Stroke Paralysis


A stroke is the sudden death of brain cells due to lack of oxygen. A stroke is usually defined as one of two types :

  • - Ischemic (caused by a blockage in an artery).
  • - Hemorrhagic (caused by a tear in the artery's wall that produces bleeding into or around the brain).

The consequences of a stroke, the type of functions affected, and the severity, depend on where in the brain it has occurred and the extent of the damage.

Signs of Stroke

  • - Sudden numbness or weakness of the face, arm or leg, especially on one side of the body.
  • - Sudden confusion, trouble speaking or understanding .
  • - Sudden trouble seeing in one or both eyes.
  • - Sudden trouble walking, dizziness, loss of balance or coordination .
  • - Sudden, severe headache with no known cause.


The acronym FAST is an easy way to remember signs of stroke and what to do if you think a stroke has occurred. (The most important is to immediately call for emergency assistance.

FAST Stands for :

  • - (F)ACE. Ask the person to smile. Check to see if one side of the face droops.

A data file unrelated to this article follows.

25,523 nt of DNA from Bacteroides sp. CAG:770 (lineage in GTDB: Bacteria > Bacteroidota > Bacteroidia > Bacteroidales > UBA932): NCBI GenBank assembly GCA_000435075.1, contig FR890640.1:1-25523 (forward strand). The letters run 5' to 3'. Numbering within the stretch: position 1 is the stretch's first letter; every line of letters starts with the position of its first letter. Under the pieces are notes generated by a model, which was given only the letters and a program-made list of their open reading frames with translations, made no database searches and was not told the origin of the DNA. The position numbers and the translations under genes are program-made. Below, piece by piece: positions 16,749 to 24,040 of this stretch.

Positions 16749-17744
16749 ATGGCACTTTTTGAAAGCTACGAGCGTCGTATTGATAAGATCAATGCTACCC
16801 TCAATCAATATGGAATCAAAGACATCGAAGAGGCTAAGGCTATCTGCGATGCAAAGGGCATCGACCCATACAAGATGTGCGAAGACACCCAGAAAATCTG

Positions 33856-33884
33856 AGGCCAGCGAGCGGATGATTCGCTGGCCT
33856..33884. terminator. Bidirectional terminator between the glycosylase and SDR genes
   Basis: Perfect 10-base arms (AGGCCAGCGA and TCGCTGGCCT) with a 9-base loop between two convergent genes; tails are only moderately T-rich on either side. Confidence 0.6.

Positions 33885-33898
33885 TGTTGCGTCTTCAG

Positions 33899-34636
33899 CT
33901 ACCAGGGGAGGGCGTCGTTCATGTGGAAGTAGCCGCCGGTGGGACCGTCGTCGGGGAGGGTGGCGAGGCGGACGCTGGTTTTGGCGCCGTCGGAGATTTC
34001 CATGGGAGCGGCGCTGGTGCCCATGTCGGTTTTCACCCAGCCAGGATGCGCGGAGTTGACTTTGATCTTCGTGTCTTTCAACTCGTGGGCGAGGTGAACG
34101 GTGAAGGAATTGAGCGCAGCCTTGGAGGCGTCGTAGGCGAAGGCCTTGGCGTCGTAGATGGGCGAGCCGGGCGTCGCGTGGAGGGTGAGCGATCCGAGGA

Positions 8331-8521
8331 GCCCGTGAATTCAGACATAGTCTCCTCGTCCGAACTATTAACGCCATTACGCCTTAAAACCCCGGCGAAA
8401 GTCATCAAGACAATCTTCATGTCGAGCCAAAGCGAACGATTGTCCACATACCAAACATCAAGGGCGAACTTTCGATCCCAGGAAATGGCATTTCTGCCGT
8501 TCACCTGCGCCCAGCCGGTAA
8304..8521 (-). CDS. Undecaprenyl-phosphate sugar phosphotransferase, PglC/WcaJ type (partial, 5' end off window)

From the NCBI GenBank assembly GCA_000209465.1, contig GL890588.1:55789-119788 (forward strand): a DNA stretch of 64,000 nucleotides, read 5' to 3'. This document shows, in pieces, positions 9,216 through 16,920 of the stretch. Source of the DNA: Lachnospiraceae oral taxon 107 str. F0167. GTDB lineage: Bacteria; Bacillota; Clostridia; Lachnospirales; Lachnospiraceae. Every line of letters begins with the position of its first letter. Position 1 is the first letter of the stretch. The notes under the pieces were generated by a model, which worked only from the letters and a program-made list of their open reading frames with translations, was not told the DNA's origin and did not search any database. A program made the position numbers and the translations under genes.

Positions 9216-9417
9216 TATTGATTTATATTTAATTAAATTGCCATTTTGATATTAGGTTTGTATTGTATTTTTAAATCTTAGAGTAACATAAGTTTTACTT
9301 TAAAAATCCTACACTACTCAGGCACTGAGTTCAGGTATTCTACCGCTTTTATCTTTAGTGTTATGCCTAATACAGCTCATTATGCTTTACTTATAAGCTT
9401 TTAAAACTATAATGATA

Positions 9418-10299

• - (A)RMS. Ask the person to raise both arms. See if one arm drifts downward.
  • - (S)PEECH. Ask the person to repeat a simple sentence. Check to see if words are slurred and if the sentence is repeated correctly.
  • - (T)IME. If a person shows any of these symptoms, time is essential. It is important to get to the hospital as quickly as possible. Call 9960005088. Act FAST.

Clot-Busting Treatment Window Expanded

It is critical for patients who experience stroke symptoms to get to a hospital as quickly as possible. Patients who are suffering an ischemic stroke may be able to receive a clot-busting drug to dissolve the clot if they reach a hospital within 4.5 hours of symptom onset.

In 2009, the American Heart Association and the American Stroke Association recommended extending this treatment window to 4.5 hours for patients who:

  • - Are younger than 80 years old.
  • - Are not having a severe stroke.
  • - Do not have a history of stroke and diabetes.
  • - Do not take oral anticoagulant (“blood-thinner”) drugs.